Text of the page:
Hands on – Sony Ericsson Xperia Arc
Sony Ericsson has already announced details of its new Xperia arc handset over at CES but Stuff.tv has managed to get its mitts on the Android-fuelled handset for a quick once over. After dropping off the pace with the good but not great Xperia X10, the Japanese Swedish outfit is hoping the arc will put them back with the smartphone leaders. Early signs suggest the manufacturer might just have rediscovered its mojo.
If you haven’t sussed already, the Arc get its name from its bowed backbone. Sony Ericsson continues with its ‘Human Curvature’ design ethos first seen on the Xperia X10 but this time inverts the spine. Not only does it rest nicely in the palm but it gives the arc a deliciously thin profile; it measures 8.7mm at its thinnest point and 9mm at its thickest, making it, by our calculations, the skinniest smartphone around.
Sony Ericsson bigged up the premium materials at the CES launch but we have to admit being underwhelmed when we first handled its sleek torso. Granted, it’s well made and, weighing 117g, considerably lighter than the X10 (it’s also a tad longer than its stablemate), but its doesn’t ranking alongside the iPhone 4’s hi-calibre engineering.
Rumours of Sony’s Bravia TV tech making it onto Sony Ericsson handsets have been doing the rounds for a long time but now it’s finally happened. The Mobile BRAVIA Engine is designed to boost the screen performance by reducing noise, sharpening the detail, managing the colour and enhancing the contrast. The demo we saw showed the screen minus Bravia and then activated and the difference was striking.
The 4.2-inch 854x480 pixel displays on the preproduction handset we saw still didn’t burn the retinas quite like the iPhone 4 but it’s nevertheless quite stunning. Sony Ericsson says the Bravia tech works better on a TFT display rather than AMOLED and the display is sealed flush against the scratch resistant mineral glass to heighten the impact.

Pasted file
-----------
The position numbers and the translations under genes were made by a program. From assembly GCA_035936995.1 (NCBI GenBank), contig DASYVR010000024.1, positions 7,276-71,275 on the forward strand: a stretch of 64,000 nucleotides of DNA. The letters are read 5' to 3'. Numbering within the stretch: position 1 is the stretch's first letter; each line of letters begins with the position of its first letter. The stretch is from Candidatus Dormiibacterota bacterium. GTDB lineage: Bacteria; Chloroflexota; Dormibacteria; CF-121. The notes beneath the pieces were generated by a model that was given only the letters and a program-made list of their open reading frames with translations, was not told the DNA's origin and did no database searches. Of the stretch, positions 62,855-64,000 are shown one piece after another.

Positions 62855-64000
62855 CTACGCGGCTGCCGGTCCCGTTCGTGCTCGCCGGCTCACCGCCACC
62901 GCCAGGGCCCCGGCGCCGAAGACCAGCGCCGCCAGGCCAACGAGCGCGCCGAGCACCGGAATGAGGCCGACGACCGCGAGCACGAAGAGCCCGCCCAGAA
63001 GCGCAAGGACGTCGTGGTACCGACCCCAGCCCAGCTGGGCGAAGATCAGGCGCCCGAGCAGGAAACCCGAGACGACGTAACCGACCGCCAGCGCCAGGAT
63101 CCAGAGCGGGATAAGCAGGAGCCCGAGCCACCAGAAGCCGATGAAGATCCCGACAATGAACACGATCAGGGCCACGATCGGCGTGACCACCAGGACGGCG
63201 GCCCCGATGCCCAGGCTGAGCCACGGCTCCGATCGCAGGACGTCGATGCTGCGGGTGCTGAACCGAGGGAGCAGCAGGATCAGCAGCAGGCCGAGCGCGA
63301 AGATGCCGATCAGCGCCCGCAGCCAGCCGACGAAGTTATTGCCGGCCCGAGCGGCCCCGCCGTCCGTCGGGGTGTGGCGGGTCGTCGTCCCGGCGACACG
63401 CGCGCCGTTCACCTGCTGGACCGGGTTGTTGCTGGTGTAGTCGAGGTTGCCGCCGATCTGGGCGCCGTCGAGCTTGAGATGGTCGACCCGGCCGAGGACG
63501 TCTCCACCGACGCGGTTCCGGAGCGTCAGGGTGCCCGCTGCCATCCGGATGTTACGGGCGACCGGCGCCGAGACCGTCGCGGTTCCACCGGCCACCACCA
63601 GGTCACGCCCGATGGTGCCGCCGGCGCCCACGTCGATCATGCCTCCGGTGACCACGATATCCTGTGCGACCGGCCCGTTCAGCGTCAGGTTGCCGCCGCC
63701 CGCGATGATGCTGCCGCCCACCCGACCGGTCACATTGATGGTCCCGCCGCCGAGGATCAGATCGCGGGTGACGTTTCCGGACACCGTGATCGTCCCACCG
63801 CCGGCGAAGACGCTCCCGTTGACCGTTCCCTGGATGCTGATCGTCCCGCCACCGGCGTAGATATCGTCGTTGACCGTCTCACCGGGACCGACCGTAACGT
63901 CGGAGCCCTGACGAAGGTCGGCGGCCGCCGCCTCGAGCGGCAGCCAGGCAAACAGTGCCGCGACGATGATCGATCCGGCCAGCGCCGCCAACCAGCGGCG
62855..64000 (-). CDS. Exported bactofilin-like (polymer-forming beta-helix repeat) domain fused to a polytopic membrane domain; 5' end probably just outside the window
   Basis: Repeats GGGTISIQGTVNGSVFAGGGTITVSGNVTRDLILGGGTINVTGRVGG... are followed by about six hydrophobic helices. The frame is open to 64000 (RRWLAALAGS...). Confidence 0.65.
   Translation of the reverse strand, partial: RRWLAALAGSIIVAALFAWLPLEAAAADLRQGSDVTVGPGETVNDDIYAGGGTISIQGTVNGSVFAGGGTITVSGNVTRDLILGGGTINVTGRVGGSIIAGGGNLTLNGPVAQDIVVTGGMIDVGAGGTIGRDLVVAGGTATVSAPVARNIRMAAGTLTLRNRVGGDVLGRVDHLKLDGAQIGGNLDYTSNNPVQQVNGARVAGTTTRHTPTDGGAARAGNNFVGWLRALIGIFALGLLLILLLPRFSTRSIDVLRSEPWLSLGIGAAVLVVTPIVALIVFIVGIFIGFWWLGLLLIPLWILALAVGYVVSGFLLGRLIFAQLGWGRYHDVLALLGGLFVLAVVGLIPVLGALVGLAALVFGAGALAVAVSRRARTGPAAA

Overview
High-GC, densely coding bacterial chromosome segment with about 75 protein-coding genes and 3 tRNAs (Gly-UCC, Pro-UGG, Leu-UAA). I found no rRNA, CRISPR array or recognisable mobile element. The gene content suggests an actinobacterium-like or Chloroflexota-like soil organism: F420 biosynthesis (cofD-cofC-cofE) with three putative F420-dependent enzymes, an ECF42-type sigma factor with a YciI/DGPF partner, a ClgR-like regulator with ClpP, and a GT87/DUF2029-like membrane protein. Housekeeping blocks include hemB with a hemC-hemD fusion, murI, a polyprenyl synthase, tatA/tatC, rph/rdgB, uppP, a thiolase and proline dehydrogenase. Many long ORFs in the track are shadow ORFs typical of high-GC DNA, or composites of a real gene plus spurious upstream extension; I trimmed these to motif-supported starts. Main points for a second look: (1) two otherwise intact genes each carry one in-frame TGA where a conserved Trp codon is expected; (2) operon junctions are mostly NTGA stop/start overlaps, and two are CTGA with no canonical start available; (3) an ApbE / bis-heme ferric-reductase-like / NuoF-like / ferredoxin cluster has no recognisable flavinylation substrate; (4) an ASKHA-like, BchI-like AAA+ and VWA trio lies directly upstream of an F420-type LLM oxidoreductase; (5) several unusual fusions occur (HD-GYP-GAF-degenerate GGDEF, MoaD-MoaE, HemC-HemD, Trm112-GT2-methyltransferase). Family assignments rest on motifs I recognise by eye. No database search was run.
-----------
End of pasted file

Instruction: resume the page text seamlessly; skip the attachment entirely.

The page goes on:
Like the X10, the Arc packs an 8.1MP camera but we’re told performance in low light conditions has been radically improved thanks to a new EXMOR R CMOS sensor. This is based on the sensor technology from Sony’s camera and handycam range and judging by the demo we saw it effectively lifts the gloom and shadows that can sometimes ruin photos taken indoors.
Sony Ericsson got a reputation for being seriously late with Android OS updates, with the X10 only recently getting Éclair 2.1 (X10 owners will be disappointed to here the upgrades stops with 2.1 with only a multi-touch update forthcoming). Thankfully the handset manufacturer is making up for past indiscretions by shipping the arc with Gingerbread 2.3, sans support for NFC, and future-proofing for Honeycomb 3.0 upgrades.
The UI is similar to the 2.1-running X10 with a few cosmetic tweaks. The social networking Timescape widget is slicker and easier to modify while Mediascape is more lucid to use, especially the music player. The Xperia Arc is expected to hit the shop end of March, beginning of April, sniffing around the £35/£40 monthly contract mark and arriving in Misty Silver and Midnight Blue finishes.